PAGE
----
The question of who should provide long-term care for cancer survivors has generated some debate. In a recent survey conducted by the ASCO Cancer Prevention Committee, 79% of oncologists said they “always” or “sometimes” provided ongoing general medical care to the cancer survivors in their practice.6 In addition, 74% said that it was the role of the oncologist to provide continuing care to cancer survivors. However, a recent study7 published in the Journal of Clinical Oncology demonstrated that follow-up care with a primary care physician was a “safe and acceptable alternative” to oncology care for early breast cancer survivors. In that study, there were no significant differences in recurrence-related serious clinical events or in health-related quality of life measures between women receiving follow-up care from oncologists or from their primary physicians. In an accompanying editorial, Khatcheressian and Smith8 acknowledged that follow-up care provided by primary care physicians represents a “substantial change in practice and attitudes.” However, they concluded, “the evidence from multiple randomized clinical trials suggests that ASCO should begin partnering with our primary care colleagues and our shared patients to better improve the follow-up process.”

Indeed, survivorship issues have been a focus for ASCO, and ASCO President Sandra Horning, MD, has guided the development of several initiatives to address the needs of cancer survivors. Horning serves as co-chair of the ASCO Survivorship Task Force, which was established in 2004 by then–ASCO President David Johnson, MD. The Task Force is charged with oversight of the development, implementation, and management of ASCO survivorship programs. Ganz, who also serves as co-chair, hopes that the Task Force will “put itself out of business,” explaining, “I expect that the Task Force will have a limited lifespan. It won't be necessary to have a separate entity once we fully integrate survivorship issues into the fabric of ASCO programs and committees.”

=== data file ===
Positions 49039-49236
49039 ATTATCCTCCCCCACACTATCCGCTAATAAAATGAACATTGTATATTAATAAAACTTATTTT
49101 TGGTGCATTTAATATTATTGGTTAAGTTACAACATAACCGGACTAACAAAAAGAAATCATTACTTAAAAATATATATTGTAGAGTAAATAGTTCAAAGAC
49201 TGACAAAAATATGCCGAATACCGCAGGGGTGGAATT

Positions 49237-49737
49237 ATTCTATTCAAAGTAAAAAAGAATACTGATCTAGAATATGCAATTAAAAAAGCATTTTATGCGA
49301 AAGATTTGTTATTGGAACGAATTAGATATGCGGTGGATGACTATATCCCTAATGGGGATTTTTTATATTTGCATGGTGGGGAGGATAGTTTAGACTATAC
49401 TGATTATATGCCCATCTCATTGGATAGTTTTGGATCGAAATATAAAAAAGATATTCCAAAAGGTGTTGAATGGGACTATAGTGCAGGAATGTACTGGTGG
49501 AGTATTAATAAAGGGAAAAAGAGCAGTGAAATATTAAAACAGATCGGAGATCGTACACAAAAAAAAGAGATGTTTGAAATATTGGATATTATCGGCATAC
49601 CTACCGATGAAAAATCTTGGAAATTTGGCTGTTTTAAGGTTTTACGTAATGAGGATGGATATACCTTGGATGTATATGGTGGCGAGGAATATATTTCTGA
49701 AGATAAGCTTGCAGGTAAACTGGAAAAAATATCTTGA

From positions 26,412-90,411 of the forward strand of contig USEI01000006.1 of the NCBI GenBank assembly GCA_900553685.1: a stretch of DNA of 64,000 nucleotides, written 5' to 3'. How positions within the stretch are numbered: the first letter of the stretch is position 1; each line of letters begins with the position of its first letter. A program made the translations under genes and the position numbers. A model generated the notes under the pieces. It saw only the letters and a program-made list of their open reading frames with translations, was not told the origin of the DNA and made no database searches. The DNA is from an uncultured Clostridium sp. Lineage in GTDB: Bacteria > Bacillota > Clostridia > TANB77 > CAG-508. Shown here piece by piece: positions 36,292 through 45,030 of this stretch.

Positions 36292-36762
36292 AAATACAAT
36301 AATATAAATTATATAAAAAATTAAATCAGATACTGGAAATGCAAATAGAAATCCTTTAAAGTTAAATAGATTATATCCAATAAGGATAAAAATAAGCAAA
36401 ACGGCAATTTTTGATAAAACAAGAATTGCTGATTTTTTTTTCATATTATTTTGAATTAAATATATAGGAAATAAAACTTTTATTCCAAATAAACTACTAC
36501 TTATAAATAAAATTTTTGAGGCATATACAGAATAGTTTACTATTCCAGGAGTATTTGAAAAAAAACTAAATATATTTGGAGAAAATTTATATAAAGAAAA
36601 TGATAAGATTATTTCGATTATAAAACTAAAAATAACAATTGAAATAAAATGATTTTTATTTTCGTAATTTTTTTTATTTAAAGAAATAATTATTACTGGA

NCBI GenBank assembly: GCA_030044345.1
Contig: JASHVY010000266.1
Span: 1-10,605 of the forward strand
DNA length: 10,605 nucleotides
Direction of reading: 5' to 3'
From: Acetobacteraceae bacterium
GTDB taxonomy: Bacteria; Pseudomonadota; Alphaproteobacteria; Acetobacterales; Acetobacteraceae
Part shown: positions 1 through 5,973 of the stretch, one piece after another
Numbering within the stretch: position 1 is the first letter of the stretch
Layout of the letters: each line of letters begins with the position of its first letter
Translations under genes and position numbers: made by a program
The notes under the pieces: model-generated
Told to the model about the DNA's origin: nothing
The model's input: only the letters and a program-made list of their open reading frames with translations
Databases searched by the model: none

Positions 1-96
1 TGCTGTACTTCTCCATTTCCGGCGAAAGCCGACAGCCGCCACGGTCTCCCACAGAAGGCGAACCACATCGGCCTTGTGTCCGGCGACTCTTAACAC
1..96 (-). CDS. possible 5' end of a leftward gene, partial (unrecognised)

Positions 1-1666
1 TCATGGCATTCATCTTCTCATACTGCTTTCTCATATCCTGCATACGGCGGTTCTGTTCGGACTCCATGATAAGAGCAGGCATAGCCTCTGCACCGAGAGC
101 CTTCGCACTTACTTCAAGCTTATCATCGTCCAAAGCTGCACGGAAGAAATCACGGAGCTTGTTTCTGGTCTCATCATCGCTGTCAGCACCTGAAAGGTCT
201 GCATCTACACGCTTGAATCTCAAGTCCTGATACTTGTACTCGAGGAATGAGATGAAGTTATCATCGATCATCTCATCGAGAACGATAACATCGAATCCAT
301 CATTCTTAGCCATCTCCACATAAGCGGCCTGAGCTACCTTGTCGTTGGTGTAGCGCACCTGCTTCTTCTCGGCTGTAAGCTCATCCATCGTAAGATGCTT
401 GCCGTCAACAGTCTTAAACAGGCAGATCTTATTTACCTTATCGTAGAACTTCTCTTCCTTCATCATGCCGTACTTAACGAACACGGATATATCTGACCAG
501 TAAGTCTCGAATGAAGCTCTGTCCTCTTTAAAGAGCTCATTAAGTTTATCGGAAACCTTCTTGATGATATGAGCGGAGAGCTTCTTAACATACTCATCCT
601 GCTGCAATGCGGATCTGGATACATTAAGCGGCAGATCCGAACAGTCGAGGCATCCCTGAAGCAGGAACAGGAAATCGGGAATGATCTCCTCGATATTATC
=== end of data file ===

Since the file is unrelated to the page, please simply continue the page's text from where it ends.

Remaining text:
Until then, the Task Force is providing direction for increased efforts after the release of the IOM report. ASCO is working with the NCCS, professional organizations, and government agencies to act on the 10 recommendations set forth in the report (see sidebar “Recommendations From IOM Report”).

The day after the IOM report was released last November, ASCO and the IOM, with additional support from the NCCS, hosted a day-long symposium on cancer survivorship. Horning, Ganz, and Stovall joined dozens of others in the oncology community to discuss strategies for implementing the recommendations. (Proceedings of this symposium will be available in April for download or purchase on the National Academies Press Web site at